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Johnny Bullet
European Comics
Why the Smurfs Matter
By Hervé St-Louis

Nov 13, 2012 - 7:37



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The Smurfs have had a dimmed revival in 2010 and 2011 in the English world due to the blockbuster summer movie released about them, the first non animated movie they ever had. At the same time, NBM Publishing’s Papercutz division obtained the rights to Belgian cartoonist Peyo (Pierre Culliford) for the North American English-speaking market. The Smurfs, called the Schtroumpfs in French first appeared in Johan and Peewit in 1958 in a story about a magic flute. Their popularity would soon surpass their human friends and fellow Peyo creation.

The second animated appearance of the Smurfs was in Johan and Peewit’s adaptation of The Smurfs and the Magic Flute which was animated by Belgian animation studio Belvision. The animation was much better than the Hanna-Barbera American cartoon series which quickly ran out of original material from Peyo’s stories and had to start creating original stories for a series that was quite popular with kids in the 1980s. Though the themes reflected in the comic books remained, the Smurfs were still small imps the size of three apples who live in a hidden village deep in a forest and numbered about 100, they were soon supplemented by new made for television characters and adapted ones such as the kid Smurfs, Baby Smurf and a set of grandparent Smurfs.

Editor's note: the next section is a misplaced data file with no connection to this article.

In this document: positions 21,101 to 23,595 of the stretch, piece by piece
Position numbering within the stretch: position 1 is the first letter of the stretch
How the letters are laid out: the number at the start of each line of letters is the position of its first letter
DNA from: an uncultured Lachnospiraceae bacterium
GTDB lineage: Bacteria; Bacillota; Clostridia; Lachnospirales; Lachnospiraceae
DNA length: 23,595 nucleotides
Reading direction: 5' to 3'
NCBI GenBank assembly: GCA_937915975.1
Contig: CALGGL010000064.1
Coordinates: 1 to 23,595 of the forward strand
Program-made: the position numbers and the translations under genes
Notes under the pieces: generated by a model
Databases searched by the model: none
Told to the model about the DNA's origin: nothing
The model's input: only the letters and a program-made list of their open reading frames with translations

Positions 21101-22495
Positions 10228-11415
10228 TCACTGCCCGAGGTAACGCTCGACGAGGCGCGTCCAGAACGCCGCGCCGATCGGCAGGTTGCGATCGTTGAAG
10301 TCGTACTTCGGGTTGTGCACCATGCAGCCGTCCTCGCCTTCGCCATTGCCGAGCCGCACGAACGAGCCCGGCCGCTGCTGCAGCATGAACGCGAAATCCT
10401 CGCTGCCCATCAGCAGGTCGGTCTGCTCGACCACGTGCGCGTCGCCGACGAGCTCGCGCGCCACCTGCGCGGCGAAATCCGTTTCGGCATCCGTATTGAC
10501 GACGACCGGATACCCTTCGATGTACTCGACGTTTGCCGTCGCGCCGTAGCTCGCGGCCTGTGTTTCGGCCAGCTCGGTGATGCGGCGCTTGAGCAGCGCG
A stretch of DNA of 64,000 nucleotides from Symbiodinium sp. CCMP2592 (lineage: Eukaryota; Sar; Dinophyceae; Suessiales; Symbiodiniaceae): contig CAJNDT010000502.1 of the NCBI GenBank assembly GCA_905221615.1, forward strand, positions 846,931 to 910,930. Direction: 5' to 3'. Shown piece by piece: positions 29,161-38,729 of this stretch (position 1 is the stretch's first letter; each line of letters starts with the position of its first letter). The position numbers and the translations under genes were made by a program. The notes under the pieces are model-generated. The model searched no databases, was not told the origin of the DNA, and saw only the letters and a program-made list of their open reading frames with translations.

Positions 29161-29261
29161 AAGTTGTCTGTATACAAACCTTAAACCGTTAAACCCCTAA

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The Smurfs belong to the Charleroi Belgian School of comic book illustration and storytelling. Their design was ripe for animation. Their figures and proportions were soft and round and easily adaptable for an animation studio. The action of the Smurfs in comics focused on physical gags with action lines following them. Whether a reader reads their story in French, Dutch or English, it is very easy to understand what’s happening without reading the text captions. Charleroi comic books like the Smurfs tend to abstract reality in favour of cartoon figures. Even backgrounds are simplified compared to the elaborate settings found in Ligne Claire comic book series like Tintin or Blake and Mortimer. The contour drawing lines are thick and sharp.

The Smurfs have been tagged with many political themes. Every few years, some writer writes a tract about how the Smurfs are really communists living in a commune with Papa Smurfs being their “red” leader. Because every Smurf has one job in the village and that money is not used, the communist pop talk has continued. Other writers focus on the gender imbalance in the Smurfs. There are about only three female Smurfs, two of them created by Hanna-Barbera. The Smurfs were featured in an approved Belgian UNICEF public advertising in Belgium about the consequences of child soldiers in Burundi. In the 30 seconds clip released in 2005, the Smurfs’ village is bombed and they all die, except for Baby Smurf.

The Smurfs are one of the most popular European comic book worldwide, thanks their animated series and German-made popular action figures, collected throughout the world. Though their language is mainly composed of the word “smurf,” they have broken several cultural and linguistic barriers, the first one being the dualistic language of Belgian culture.



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